According to the director, Oblivion is “a daylight science fiction film with a kind of Twilight Zone story,” a callback to pre-Star Wars, 1970’s lonely man sci-fi set against a huge backdrop. (Read the full interview by Germain Lussier on /Film for more.) Certainly, it’s more visually-satisfying thing than intellectually-satisfying thing, but fortunately that same thing does not play out in the interfaces.
Starship Troopers is an unlikely movie to have come out of the 1990s. Director Paul Verhoeven says that it got made because it was a high-turnover time at Sony, and the script just got shooed along as studio leads paraded in and out. The irony, hyperbole, and critique of American neocons as fascist warmongers was all in the script from the beginning. Had anyone looked at the script or the dailies, he says, it might not have been made. That’s probably why I like this movie so much, in that it’s a criticism of hawkishness and the culture that gives rise to it.
But despite that soft spot that I have for it, I’m here to rate the interfaces, and in that regard, it is lucky I don’t send it to the brig.
Wall•E is a humorous, robo-everything, sci-fi dystopia. This puts some challenges for the interfaces, as they have to sometimes break believability for the joke. Still, the humor is meant to be all in-world (or diegetic), so we can apply a thorough real-world critique. Continue reading
For our purposes, Dome City is a service. Provided by the city’s ancestors to provide a “good life” for their cloned descendants in a sustainable way, i.e., a way that does not risk the problems of overpopulation. The “good life” in this case is a particular hedonistic vision full of fashion, time at the spa, and easy casual sex.
There’s an ethical, philosophical, and anthropological question on whether this is the “right” sort of life one would want to structure a service around. I suspect it’s a good conversation that will last at least a few beers. Fascinating as that question may be, looking into the interaction design requires us to accept those as a given and see how well the touchpoints help these personas address their goal in this framework. Continue reading
Oh, for the days when a movie had only five technologies to review.
In full disclosure, The Fifth Element may be one of my favorite sci-fi films of all time. So I had to be extra vigilant about the reviews so as not to come off as a fanboy. Even with all that due diligence, Besson’s movie fared really well on a close examination of its interfaces.
Prometheus had an unreasonably high bar to vault. It had to work as a prequel to one of the most successful and revered sci-fi movies ever. It was directed by Ridley Scott, who produced Alien and another of the most successful and revered sci-fi movies ever. And in the 33 years since Alien premiered, Hollywood’s special effects capabilities have evolved beyond all ken, along with audience’s expectations of what makes for an exciting and engaging interface.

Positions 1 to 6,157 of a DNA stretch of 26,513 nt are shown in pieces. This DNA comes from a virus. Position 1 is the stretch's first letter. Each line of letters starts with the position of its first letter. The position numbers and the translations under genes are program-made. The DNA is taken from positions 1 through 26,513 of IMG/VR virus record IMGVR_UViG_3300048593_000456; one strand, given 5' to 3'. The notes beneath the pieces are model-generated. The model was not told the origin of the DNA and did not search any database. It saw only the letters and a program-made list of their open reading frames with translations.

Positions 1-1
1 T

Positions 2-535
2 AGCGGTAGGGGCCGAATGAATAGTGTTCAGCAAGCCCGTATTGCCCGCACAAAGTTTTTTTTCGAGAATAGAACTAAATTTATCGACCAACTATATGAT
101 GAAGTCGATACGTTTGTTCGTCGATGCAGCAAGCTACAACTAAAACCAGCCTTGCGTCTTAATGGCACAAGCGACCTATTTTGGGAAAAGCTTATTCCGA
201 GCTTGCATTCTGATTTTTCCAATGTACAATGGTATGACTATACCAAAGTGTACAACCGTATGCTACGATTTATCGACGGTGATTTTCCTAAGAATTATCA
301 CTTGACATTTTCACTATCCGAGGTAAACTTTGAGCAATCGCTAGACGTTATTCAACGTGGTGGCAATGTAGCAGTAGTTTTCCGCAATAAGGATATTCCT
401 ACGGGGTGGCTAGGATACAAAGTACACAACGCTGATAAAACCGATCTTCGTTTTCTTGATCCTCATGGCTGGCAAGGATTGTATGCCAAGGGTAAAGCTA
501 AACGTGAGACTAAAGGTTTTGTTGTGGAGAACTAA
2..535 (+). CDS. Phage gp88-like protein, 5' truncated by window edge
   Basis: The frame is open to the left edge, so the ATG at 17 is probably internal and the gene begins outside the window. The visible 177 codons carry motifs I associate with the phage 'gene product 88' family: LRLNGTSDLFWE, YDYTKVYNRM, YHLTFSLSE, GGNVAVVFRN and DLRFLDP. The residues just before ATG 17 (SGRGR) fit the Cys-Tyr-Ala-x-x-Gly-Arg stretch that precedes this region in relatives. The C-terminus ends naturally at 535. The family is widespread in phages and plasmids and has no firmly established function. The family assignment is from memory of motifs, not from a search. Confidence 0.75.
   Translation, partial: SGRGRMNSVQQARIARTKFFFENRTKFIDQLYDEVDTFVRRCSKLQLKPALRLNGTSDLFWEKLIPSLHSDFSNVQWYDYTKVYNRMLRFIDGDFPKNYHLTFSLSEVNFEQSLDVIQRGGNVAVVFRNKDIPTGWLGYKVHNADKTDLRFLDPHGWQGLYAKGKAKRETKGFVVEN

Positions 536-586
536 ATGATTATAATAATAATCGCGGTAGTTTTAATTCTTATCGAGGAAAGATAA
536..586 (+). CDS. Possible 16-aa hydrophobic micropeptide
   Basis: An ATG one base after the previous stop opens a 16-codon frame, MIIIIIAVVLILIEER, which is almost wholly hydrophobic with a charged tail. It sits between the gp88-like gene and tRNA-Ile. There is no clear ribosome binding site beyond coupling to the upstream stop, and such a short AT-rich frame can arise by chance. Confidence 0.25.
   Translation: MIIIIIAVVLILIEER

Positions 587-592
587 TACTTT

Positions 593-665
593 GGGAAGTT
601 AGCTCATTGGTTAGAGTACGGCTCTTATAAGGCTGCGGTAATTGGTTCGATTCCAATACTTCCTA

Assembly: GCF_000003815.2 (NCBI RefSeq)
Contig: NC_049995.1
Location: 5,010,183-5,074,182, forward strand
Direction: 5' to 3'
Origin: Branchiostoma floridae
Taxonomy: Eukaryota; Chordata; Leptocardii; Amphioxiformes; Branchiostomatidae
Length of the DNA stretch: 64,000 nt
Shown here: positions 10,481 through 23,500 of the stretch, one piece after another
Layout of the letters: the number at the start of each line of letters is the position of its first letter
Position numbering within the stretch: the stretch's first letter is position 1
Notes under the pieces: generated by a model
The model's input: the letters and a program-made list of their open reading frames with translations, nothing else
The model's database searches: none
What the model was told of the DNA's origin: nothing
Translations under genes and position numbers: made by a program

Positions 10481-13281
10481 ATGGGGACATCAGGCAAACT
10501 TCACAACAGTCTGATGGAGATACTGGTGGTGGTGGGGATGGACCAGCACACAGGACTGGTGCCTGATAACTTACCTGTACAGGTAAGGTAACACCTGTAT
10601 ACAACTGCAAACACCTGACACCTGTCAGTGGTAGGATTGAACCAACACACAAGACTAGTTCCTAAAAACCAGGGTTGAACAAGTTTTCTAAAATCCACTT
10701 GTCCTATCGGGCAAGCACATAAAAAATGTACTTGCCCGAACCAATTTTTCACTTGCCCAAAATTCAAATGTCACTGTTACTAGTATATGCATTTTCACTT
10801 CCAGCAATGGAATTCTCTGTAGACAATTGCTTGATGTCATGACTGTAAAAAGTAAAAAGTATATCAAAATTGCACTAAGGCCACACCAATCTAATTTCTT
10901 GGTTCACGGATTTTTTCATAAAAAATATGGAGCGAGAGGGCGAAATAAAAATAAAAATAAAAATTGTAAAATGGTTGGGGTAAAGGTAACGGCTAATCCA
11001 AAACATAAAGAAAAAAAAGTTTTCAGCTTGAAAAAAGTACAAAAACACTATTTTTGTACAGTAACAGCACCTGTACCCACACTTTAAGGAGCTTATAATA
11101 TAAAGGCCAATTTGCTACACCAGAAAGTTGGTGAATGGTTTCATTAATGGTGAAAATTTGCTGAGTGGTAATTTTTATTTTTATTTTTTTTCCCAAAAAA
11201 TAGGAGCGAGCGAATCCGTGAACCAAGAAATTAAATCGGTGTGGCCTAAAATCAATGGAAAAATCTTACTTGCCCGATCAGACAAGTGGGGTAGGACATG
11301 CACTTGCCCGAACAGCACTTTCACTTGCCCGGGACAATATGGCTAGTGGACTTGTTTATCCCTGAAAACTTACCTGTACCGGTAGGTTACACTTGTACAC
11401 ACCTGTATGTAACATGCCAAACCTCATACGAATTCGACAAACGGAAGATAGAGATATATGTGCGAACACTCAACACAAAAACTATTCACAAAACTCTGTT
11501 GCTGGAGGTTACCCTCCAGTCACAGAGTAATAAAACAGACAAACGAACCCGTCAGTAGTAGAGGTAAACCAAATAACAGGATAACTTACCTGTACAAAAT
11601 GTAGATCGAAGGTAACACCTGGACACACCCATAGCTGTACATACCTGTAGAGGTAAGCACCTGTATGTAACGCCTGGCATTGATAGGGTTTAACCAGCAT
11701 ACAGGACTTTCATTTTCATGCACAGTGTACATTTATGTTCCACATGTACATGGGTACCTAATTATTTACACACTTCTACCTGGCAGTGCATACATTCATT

Even cutting it a bit of slack for these massive challenges, it was quite a letdown for its ofttimes inexplicable plot, wan characters, science-iness, and getting so caught up in its own grandoise themes it forgot about being a movie. But here at scifiinterfaces.com, reviews must be of interfaces, and to that end I’ll bypass much of these script objections, to focus in on the tech.
From the sudden and hilarious appearance of the title on screen, I knew that The Cabin in the Woods was going to be a special film. And in fact, it is one of my favorite movies of the past year, and dare I say one of the best sci-fi/horror hybrid movies of all time. (Admittedly it’s not a giant subgenre.) When we focus in on the interfaces, they ultimately help tell this dark story of epic come-uppance, even if they stumble a bit on the details.
Forbidden Planet is an influential film not just because of its positive audience reaction and later cult success, but also because Gene Roddenberry has stated that it deeply influenced his massive science fiction property Star Trek, in look, general plot structure, and even some of the same effects.
The film is also notable for the introduction of Robbie the Robot, an anthropomorphic robot who was such a hit (and so expensive for MGM to create) that he warranted a follow-up movie all to himself, and inspired the creator Robert Kinoshita to make a similar robot for the long-running family-friendly serial Lost in Space.
But as much as we adore the nostalgic themes and effects, and as much as we recognize the influence of the film, our review must be of its interfaces, and for that it does not ultimately fare well.